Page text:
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Section 6.1 Implicit conversions defines an identity conversion thusly:

An identity conversion converts from any type to the same type. This conversion exists such that an entity that already has a required type can be said to be convertible to that type.

Now, what is the purpose of sentences such as these?

(In §6.1.6 Implicit reference conversions)

The implicit reference conversions are:

  • [...]
  • From any reference-type to a reference-type T if it has an implicit identity or reference conversion to a reference-type T0 and T0 has an identity conversion to T.

and:

(In §6.1.7 Boxing conversions)

  • A value type has a boxing conversion to an interface type I if it has a boxing conversion to an interface type I0 and I0 has an identity conversion to I.

Initially they seem redundant (tautologous). But they must be there for a purpose, so why are they there?

Can you give an example of two types T1, T2 such that T1 would not be implicitly convertible to T2 if it weren’t for the above-quoted paragraphs?

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1  
Yes, it seems tautologous. According to the stated definition of "identity conversion", "T0 has an identity conversion to T" implies that T0 and T are the same type... –  romkyns Sep 17 '10 at 15:44
2  
Where's Eric Lippert when you need him? :) –  Timwi Sep 19 '10 at 1:38
1  
At the Western Washington fairgrounds, looking at fancy horses. –  Eric Lippert Sep 20 '10 at 4:43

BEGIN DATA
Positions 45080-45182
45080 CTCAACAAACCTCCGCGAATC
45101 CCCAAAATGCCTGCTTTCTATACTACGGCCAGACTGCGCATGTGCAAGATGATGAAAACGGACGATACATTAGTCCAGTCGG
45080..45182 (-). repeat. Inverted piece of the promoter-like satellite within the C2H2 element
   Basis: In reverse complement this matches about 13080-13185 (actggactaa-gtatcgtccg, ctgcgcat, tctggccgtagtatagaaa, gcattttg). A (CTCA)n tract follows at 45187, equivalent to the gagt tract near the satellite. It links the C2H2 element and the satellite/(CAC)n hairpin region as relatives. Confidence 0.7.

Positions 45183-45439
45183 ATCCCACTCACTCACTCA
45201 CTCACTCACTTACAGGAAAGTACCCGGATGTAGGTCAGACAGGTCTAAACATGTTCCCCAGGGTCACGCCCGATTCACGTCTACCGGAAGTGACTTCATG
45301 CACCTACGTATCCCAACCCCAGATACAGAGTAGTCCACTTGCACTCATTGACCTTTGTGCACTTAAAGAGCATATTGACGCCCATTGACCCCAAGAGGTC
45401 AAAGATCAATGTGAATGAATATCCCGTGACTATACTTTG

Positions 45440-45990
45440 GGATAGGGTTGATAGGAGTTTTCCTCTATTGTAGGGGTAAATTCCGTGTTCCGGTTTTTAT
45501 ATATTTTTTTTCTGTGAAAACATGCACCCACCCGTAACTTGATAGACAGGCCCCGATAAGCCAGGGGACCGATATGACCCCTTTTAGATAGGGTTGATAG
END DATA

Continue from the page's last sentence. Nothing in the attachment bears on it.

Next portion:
4 Answers 4

up vote 2 down vote accepted

Section 4.7 of the specification notes that there is an identity conversion from Foo<dynamic> to Foo<object> and vice versa. The portion of the spec you quoted is written to ensure that this case is handled. That is, if there is an implicit reference conversion from T to C<object, object> then there is also an implicit reference conversion to C<object, dynamic>, C<dynamic, object> and C<dynamic, dynamic>.

One might reasonably point out that (1) the intention of these phrases is unobvious - hence your question - and confusing, and (2) that the section on identity conversions ought to cross-reference the section on dynamic conversions, and (3) phrases like this in the spec make it difficult for an implementor of the specification to clearly translate the spec language into an implementation. How is one to know if any such type exists? The spec need not specify exact algorithms, but it would be nice if it gave more guidance.

The spec is, sadly, not a perfect document.

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Many thanks, Eric! –  Timwi Sep 20 '10 at 4:51
    
@Eric — Would you happen to have an answer to my Expression Tree question too? I realise it’s more a framework question than a language design question though. –  Timwi Sep 20 '10 at 4:56
    
@Timwi: I have done so. I note that the C# team designed and implemented this portion of the framework because it was driven directly by the language design. (Enhancements since that time were taken over by the DLR team.) –  Eric Lippert Sep 20 '10 at 17:02
    
@Eric — I suspected as much, but from earlier experience I got the impression that you prefer if I not make assumptions or speculative guesses on this... :-) –  Timwi Sep 21 '10 at 3:51
    
@Timwi: Make all the assumptions and speculations you like. To be clear: what I objected to was you telling my customers to not report my bugs to me. –  Eric Lippert Sep 21 '10 at 5:14

Update on 22-Sep-2010: